Many synthetic oligodeoxynucleotides (ODNs) have been found to be potent antiviral agents (1) and several modified ODNs have been selected as promising drug candidates. Among the most studied viral targets is the glycoprotein 120 (gp120) exposed on the surface of HIV spikes. The interaction of gp120 with the CD4 glycoprotein and with a chemokine receptor on the surface of host cells represents the first event of HIV infection. This makes gp120 a suitable target for pharmacological intervention. Starting from the so-called Hotoda’s aptamer, having the ODN sequence TGGGAG, by exploiting the Tetra-End-Linker (TEL) strategy first proposed by us in 2004 (2,3) and by replacing some of the nucleobases in the aptamer DNA sequence (3,4), we produced a small library of TELODNs capable of protecting human CD4 CEM cell cultures from HIV infection at sub micromolar concentrations (EC50 values in the range 0.039–0.29 μM). The combined analysis of the docking results and biological assays indicated that the self-assembly of TEL-aptamers into the corresponding G-quadruplex structures was a requisite for their anti-HIV activity. Since there is a consensus that structuration into a higher-ordered quadruplex structure is required for the selective binding of many aptamers to their target, we have speculated that the application of the TEL strategy, which improves the thermodynamics parameters of quadruplex formation, to G-rich ODNs capable of forming higherordered G-quadruplex structures could provide more efficient and specific anti-HIV agents. The preliminary structural and biological results on the resulting study will be here discussed.

Higher order G-quadruplex-based aptamers from tetra-end-linkedoligonucleotides with in vitro anti-HIV activity

Giorgia Oliviero
;
Maria Marzano;Andrea Patrizia Falanga;Stefano D’Errico;Gennaro Piccialli;Nicola Borbone
2017

Abstract

Many synthetic oligodeoxynucleotides (ODNs) have been found to be potent antiviral agents (1) and several modified ODNs have been selected as promising drug candidates. Among the most studied viral targets is the glycoprotein 120 (gp120) exposed on the surface of HIV spikes. The interaction of gp120 with the CD4 glycoprotein and with a chemokine receptor on the surface of host cells represents the first event of HIV infection. This makes gp120 a suitable target for pharmacological intervention. Starting from the so-called Hotoda’s aptamer, having the ODN sequence TGGGAG, by exploiting the Tetra-End-Linker (TEL) strategy first proposed by us in 2004 (2,3) and by replacing some of the nucleobases in the aptamer DNA sequence (3,4), we produced a small library of TELODNs capable of protecting human CD4 CEM cell cultures from HIV infection at sub micromolar concentrations (EC50 values in the range 0.039–0.29 μM). The combined analysis of the docking results and biological assays indicated that the self-assembly of TEL-aptamers into the corresponding G-quadruplex structures was a requisite for their anti-HIV activity. Since there is a consensus that structuration into a higher-ordered quadruplex structure is required for the selective binding of many aptamers to their target, we have speculated that the application of the TEL strategy, which improves the thermodynamics parameters of quadruplex formation, to G-rich ODNs capable of forming higherordered G-quadruplex structures could provide more efficient and specific anti-HIV agents. The preliminary structural and biological results on the resulting study will be here discussed.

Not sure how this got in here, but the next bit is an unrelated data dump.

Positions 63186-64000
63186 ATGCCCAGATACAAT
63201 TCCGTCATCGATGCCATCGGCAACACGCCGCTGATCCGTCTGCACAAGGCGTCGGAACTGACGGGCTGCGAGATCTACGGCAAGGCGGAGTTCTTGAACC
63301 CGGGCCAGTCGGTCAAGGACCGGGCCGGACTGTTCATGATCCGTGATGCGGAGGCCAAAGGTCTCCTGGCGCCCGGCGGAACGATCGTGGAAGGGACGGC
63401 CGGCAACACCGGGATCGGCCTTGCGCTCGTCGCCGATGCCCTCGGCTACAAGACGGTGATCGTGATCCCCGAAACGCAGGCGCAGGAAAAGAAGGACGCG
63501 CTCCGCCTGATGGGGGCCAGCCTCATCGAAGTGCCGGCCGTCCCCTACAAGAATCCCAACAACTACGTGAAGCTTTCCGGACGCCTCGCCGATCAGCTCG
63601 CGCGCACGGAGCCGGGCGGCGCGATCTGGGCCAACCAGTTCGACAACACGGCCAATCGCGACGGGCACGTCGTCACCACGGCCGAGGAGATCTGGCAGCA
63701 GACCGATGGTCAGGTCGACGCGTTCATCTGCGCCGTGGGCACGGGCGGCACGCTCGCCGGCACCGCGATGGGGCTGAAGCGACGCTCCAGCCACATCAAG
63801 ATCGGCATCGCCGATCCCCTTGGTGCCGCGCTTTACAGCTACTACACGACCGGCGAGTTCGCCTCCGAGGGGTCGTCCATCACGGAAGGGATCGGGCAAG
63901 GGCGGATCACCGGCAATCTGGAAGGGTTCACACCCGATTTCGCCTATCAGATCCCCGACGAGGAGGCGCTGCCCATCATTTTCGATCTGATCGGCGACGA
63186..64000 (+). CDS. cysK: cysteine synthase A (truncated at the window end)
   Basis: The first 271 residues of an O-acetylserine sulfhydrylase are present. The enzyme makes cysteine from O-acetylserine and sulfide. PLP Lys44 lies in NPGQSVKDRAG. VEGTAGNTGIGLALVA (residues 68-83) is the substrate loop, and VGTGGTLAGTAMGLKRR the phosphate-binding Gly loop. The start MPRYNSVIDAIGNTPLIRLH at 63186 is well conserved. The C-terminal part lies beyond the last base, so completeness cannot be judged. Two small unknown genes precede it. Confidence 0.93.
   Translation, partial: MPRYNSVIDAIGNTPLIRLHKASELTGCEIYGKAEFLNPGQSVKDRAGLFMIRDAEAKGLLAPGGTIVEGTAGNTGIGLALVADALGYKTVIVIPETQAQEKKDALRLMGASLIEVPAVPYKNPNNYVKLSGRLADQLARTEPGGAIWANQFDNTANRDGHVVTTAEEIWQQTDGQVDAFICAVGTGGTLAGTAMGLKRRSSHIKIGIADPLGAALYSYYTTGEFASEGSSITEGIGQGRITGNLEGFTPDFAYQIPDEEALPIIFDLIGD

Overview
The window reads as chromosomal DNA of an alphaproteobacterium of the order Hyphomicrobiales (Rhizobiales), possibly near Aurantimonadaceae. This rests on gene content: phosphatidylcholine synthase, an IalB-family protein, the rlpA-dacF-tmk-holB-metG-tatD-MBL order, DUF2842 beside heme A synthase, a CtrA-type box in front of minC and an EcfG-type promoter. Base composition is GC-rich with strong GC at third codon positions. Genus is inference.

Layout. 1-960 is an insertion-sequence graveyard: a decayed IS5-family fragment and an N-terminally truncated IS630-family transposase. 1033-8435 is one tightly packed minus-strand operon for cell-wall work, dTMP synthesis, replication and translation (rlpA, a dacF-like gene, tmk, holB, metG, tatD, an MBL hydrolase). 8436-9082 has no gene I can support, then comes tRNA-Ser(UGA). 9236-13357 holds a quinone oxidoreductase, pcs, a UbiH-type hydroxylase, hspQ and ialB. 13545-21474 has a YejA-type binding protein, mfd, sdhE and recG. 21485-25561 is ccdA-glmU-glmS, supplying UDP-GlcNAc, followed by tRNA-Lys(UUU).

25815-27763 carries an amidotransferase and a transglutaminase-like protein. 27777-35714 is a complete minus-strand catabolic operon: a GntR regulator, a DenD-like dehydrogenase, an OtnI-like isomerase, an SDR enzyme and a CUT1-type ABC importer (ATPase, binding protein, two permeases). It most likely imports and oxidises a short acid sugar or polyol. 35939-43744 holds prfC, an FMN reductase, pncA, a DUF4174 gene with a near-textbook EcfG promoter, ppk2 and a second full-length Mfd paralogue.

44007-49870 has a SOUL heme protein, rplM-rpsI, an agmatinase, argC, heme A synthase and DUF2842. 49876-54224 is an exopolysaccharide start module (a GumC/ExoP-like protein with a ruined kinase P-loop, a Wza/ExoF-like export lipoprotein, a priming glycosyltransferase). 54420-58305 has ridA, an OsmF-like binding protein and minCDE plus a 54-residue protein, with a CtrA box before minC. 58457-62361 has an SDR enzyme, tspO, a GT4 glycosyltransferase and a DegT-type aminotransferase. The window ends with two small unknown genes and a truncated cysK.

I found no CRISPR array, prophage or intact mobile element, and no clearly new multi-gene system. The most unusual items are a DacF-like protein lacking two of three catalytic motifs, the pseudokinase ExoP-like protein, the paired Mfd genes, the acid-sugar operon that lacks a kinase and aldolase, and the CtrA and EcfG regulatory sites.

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Utilizza questo identificativo per citare o creare un link a questo documento: https://hdl.handle.net/11588/788506
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